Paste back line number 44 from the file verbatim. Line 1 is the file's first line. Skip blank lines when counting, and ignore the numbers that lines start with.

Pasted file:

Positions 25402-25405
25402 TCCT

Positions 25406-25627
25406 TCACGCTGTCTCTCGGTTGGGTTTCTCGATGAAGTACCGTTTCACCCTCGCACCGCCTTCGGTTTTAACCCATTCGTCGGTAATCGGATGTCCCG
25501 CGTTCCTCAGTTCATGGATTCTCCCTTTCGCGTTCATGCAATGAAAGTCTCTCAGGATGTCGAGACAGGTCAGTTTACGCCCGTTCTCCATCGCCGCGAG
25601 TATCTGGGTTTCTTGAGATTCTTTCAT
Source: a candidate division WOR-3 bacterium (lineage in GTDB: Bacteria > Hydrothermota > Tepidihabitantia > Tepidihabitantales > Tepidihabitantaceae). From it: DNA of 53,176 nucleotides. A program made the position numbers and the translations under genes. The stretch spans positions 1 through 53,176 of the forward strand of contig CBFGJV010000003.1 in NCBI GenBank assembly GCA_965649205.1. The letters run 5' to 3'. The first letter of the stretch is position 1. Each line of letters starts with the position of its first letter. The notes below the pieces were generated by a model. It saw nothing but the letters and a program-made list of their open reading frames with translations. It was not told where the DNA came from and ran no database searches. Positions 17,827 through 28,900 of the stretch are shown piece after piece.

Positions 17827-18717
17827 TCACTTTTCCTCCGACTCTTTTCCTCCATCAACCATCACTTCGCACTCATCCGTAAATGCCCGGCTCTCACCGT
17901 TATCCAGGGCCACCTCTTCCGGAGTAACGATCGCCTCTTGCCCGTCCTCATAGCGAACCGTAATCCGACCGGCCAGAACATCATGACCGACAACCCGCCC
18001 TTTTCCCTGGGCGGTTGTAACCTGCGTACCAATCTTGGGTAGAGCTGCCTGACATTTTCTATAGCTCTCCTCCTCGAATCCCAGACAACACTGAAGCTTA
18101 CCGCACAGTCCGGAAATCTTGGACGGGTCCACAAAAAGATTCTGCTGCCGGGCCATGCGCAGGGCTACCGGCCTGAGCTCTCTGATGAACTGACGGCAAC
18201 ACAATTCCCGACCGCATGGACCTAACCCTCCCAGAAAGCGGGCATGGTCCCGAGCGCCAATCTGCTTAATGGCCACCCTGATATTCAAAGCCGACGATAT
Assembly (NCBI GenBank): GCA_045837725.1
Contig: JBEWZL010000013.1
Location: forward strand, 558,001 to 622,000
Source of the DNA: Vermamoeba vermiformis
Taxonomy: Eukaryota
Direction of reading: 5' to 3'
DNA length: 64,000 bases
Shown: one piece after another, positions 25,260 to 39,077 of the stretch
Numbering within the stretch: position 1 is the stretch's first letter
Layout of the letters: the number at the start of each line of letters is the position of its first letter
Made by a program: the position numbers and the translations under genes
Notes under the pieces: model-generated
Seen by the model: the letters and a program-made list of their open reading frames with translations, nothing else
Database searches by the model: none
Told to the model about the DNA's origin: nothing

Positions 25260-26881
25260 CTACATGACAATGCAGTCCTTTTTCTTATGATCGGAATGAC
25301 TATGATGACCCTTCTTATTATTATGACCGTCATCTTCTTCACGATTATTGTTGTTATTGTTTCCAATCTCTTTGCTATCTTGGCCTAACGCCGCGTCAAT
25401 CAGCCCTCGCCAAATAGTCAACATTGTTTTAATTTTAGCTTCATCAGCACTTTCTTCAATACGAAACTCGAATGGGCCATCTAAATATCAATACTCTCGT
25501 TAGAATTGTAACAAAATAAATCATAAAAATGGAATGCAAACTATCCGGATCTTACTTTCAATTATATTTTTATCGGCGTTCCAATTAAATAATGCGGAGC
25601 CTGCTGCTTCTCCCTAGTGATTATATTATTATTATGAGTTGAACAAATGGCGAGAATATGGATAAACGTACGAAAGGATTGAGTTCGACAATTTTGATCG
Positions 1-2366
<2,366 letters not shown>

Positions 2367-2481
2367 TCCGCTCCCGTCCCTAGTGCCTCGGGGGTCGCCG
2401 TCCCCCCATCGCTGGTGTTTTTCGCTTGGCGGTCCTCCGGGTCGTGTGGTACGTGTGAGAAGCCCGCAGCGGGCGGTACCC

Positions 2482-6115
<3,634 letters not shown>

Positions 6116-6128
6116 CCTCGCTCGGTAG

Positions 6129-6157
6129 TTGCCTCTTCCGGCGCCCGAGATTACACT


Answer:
Positions 6129-6157